Together, like this, we have never done it before. Those who still govern us know this, and they are afraid. They know that their power relied substantially on the fact that Italians were always too divided to take action as a real organic entity; on that they thrived, for decades. I want to make clear that I do not simply refer to the government, to Berlusconi: this is something that will overturn the whole “ruling class” of this country. They are all going to go. It feels good to write that :)!

For these reasons, this soft regime we Italians today live in tried to do all he could to distract the attention from what was really happening: a huge, spontaneous gathering of people that was there to remind them who was the people, and who those who served the people. It is not that hard, when you have a country in which you pretty much have an oligarchy controlling the media, an embarrassing low penetration of the Internet on the territory compared to the rest of western Europe, and a population made for a great part by older people who still think they can still get “informed” by newspapers and news, and have no idea of what alternative sources of information are.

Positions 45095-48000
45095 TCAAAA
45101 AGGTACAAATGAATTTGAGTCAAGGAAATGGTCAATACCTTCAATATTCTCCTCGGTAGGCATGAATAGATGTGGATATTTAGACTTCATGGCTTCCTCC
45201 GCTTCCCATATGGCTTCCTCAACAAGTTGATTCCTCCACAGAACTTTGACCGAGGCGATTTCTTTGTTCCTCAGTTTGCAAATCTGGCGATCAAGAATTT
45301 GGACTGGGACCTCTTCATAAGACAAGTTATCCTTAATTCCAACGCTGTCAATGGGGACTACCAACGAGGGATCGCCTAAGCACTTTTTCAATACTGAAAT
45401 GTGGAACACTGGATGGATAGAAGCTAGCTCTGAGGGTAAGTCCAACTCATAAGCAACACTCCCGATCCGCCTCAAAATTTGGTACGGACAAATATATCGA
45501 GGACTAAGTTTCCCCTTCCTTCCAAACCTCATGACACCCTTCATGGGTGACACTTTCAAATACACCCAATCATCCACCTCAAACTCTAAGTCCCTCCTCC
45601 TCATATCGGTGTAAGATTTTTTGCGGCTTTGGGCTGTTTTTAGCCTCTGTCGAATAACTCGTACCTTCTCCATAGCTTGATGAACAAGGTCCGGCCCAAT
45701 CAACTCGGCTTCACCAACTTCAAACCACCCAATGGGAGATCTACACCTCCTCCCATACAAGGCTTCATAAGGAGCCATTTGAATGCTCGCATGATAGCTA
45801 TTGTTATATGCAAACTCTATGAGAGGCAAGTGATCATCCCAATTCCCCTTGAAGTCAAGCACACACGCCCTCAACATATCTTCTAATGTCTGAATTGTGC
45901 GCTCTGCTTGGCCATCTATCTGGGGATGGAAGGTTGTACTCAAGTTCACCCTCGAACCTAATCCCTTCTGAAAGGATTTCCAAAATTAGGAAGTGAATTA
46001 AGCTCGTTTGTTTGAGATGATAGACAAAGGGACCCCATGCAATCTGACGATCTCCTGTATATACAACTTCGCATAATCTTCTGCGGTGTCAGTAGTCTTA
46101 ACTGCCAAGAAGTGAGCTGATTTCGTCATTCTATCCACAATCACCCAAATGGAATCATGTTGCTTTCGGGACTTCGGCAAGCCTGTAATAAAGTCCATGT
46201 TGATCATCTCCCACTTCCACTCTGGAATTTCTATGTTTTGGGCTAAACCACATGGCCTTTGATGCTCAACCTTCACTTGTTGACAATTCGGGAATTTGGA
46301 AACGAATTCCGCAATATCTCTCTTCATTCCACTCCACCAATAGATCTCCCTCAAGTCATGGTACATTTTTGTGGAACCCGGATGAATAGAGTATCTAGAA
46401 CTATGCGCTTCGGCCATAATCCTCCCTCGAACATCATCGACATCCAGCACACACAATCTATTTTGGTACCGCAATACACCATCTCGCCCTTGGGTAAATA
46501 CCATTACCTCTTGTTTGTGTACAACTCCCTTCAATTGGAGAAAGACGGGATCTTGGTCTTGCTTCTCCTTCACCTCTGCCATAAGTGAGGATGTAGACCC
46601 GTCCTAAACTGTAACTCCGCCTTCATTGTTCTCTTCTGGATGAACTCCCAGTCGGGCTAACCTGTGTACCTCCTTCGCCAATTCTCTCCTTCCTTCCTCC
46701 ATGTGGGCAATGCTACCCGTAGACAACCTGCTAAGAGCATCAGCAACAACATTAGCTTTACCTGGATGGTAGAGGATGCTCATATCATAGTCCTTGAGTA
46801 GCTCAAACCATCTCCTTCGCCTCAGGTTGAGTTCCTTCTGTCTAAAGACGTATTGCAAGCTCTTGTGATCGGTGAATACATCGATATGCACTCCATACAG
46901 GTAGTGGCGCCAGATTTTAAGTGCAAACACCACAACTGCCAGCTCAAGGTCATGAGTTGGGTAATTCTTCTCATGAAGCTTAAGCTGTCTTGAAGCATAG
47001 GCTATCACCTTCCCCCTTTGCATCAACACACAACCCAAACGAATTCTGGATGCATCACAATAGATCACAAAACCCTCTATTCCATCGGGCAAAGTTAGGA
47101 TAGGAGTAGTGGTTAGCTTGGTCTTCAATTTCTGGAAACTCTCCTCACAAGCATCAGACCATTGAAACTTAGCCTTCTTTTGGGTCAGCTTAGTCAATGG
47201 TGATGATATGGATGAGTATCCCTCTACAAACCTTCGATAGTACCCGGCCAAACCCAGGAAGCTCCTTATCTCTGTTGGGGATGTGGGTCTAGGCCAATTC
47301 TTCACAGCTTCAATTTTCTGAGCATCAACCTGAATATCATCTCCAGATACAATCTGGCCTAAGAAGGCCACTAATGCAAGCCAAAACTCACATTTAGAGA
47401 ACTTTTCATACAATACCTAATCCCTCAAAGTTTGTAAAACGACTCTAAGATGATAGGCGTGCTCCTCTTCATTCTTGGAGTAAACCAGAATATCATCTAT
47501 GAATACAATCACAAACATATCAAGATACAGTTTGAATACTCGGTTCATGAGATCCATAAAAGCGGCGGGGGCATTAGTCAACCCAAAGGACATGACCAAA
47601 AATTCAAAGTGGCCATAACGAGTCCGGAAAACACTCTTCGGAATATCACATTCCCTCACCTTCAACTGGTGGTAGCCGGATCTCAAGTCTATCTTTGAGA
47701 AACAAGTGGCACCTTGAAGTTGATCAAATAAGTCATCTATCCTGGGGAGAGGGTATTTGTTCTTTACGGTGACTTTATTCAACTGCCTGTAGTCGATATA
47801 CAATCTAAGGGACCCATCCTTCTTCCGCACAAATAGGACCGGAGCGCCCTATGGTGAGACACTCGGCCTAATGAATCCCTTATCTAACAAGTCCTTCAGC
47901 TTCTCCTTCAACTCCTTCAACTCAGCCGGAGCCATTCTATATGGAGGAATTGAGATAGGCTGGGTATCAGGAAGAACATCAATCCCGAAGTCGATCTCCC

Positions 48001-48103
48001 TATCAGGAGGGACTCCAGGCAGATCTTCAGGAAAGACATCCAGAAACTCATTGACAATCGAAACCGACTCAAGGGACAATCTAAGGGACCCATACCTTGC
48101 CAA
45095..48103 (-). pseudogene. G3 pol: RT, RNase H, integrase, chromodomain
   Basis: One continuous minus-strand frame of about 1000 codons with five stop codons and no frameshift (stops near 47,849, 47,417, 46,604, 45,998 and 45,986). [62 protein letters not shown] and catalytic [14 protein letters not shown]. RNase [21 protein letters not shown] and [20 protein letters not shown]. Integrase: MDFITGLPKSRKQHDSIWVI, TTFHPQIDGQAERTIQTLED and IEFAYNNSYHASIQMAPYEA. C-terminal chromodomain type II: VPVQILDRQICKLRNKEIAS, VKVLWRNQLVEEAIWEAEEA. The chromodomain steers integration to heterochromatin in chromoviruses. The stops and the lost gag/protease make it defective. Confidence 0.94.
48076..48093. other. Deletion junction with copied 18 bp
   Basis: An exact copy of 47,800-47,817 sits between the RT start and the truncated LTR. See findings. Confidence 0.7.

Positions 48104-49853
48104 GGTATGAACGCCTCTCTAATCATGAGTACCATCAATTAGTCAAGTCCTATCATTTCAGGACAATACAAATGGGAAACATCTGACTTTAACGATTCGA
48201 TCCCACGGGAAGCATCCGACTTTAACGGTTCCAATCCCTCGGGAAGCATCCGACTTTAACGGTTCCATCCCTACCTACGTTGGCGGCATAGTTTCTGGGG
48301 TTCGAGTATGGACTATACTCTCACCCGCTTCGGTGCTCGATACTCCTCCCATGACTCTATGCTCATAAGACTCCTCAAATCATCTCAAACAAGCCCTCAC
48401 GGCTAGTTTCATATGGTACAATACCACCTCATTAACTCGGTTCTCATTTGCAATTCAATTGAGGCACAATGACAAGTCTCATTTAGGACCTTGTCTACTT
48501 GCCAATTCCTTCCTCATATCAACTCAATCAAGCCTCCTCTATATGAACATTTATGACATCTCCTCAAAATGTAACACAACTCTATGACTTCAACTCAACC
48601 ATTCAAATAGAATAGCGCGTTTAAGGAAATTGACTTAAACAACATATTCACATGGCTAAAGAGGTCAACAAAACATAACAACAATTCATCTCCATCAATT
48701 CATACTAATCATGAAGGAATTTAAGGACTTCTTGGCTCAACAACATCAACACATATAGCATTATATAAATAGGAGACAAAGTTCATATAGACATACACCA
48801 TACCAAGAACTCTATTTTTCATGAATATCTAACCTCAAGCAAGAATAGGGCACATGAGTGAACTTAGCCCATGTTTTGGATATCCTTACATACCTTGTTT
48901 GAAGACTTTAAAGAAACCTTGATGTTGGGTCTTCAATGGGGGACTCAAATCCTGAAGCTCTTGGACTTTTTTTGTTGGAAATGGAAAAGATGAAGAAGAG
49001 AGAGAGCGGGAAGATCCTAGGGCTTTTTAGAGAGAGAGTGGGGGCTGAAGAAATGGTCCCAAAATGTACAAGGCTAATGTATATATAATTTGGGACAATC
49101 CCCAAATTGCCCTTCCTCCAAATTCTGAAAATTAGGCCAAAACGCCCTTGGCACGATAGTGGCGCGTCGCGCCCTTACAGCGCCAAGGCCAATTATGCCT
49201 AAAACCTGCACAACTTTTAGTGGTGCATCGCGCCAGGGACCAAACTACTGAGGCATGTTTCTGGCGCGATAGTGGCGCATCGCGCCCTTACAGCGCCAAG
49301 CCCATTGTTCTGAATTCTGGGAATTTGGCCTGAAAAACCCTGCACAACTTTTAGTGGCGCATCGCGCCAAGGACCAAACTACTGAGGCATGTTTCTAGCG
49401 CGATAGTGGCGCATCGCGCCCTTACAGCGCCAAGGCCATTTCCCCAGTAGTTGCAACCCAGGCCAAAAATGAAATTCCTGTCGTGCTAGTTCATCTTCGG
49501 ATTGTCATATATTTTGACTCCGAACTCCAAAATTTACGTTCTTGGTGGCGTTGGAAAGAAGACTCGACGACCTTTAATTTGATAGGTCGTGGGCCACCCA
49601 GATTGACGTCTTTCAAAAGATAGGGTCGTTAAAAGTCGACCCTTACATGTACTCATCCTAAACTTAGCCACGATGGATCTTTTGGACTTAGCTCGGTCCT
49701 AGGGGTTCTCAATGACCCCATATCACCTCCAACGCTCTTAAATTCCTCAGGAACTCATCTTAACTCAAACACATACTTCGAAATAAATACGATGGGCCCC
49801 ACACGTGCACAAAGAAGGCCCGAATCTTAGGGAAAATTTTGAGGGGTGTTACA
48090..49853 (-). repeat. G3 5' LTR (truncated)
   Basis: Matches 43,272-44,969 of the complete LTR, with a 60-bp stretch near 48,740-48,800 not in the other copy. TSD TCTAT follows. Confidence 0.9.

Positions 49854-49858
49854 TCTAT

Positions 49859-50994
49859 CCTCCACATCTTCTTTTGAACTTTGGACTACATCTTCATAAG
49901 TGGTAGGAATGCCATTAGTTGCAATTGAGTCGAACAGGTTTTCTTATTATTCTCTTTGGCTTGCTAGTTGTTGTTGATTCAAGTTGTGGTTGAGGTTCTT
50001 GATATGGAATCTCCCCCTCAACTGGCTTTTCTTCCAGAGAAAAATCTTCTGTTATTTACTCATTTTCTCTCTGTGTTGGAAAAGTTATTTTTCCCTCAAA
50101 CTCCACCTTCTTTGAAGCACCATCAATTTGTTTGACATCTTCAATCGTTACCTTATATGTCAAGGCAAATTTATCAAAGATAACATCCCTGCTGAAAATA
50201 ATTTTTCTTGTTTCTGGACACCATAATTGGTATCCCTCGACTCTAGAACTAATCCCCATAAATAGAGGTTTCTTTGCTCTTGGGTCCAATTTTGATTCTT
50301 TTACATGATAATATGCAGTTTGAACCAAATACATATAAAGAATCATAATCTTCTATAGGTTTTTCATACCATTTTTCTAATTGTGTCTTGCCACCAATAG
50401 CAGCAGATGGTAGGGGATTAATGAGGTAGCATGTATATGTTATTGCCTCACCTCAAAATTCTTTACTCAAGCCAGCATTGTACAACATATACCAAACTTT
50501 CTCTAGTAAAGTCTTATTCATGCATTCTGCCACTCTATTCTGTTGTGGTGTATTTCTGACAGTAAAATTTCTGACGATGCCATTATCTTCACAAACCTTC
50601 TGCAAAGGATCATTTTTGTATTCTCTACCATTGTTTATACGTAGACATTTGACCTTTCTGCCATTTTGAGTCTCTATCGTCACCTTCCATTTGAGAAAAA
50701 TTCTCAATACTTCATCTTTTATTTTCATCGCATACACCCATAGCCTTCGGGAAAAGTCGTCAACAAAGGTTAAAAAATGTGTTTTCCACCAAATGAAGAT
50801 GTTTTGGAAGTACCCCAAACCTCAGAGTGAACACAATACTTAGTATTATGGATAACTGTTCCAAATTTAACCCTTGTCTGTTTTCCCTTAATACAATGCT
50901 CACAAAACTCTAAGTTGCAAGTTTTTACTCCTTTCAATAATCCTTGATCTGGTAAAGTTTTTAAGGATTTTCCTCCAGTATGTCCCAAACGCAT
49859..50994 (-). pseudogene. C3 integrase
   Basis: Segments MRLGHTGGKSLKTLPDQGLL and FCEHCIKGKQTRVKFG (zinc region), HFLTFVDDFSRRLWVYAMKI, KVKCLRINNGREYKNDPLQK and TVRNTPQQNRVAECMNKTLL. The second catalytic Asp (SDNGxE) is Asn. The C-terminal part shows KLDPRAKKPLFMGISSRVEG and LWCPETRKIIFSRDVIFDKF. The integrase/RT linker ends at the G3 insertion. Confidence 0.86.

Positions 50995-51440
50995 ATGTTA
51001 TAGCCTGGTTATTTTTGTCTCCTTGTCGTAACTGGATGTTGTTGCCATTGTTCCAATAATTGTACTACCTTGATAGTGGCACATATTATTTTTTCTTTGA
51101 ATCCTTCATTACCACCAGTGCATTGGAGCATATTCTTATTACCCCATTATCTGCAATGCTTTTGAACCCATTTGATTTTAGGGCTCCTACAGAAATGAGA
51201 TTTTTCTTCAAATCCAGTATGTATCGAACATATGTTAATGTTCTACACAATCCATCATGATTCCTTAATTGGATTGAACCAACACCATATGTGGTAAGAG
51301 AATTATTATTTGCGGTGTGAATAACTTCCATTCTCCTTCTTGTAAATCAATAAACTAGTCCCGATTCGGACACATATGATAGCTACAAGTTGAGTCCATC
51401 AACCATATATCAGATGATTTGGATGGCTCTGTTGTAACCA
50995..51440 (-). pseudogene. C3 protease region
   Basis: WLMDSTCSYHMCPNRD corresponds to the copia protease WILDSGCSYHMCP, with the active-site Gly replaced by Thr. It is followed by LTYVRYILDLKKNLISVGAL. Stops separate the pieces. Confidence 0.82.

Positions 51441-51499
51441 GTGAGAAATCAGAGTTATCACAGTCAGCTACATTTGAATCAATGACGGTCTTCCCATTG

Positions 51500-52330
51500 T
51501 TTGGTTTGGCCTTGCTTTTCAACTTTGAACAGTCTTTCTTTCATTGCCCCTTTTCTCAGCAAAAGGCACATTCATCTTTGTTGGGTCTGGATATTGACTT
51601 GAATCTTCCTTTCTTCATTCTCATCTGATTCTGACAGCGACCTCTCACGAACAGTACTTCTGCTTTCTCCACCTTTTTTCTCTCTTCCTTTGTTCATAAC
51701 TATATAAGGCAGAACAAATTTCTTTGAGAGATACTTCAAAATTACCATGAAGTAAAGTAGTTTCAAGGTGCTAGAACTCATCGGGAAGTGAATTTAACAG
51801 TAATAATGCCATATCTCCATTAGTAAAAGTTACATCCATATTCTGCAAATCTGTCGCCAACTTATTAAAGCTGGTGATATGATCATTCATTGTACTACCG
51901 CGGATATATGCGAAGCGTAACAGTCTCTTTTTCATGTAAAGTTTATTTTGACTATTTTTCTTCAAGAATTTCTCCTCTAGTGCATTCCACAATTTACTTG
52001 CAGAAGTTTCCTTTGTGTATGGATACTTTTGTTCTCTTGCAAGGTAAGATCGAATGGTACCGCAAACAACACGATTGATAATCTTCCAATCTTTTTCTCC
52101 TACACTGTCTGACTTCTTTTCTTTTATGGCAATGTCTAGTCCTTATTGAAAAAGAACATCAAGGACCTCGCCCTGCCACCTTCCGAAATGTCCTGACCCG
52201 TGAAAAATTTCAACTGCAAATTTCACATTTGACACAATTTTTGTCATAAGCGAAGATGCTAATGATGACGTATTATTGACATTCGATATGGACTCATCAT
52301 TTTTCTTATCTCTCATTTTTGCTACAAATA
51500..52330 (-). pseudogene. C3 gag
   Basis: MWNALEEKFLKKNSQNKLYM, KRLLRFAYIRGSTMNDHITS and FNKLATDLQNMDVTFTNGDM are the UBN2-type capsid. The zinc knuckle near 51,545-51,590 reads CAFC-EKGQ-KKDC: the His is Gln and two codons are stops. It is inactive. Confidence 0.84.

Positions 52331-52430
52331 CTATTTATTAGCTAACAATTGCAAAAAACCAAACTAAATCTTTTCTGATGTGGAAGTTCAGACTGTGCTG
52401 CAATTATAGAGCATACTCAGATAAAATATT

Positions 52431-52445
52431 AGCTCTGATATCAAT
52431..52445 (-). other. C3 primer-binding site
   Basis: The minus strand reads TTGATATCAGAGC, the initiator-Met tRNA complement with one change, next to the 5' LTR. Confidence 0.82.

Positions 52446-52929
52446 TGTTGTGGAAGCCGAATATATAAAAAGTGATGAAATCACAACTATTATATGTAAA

All they had to do, and what they did is allowing violent protesters to organize themselves, take part to the rally, give them chances to create some chaos, have them destroy Rome and let this one be, out of 951 cities in 82 countries in which manifestations were held, one of the only places where things turned violent, and definitely the worst case.

Why? Because by doing so they took away the spotlight from the people, and could even take advantage of the situation to point the finger towards people’s movements and, why not, advance some fascist-like proposals to limit freedom of gathering and demonstration. Nice.

This morning, while going through the news for breakfast, as usual, I came across some video reports of what happened last Saturday in Rome. The website is , and it is the new independent initiative of one of Italy’s major old school journalists, Michele Santoro, who recently left, among bitter polemics, the RAI, the Italian public broadcast television, for reasons that can only be considered political. The videos that Santoro’s team offer are not something that you will see in TV news here; they clearly show how things went, from the beginning to the end. They show how only a small group of the protester were actually causing troubles, and how they were let free to do whatever they wanted long enough for the situation to collapse and transform an otherwise pacific demonstration into civil war. Also, not any less important, you see how the great majority of the people Saturday in Rome had nothing to do and wanted nothing to do with that violent phalanx. People wanted the police to intervene, to make the situation safe, to continue pacifically their rally. But the police did not intervene until it was too late. Maybe they were not put into the conditions of being able to do so. Citizens against citizens, workers against workers. Rome burns, and Nero plays the lyre.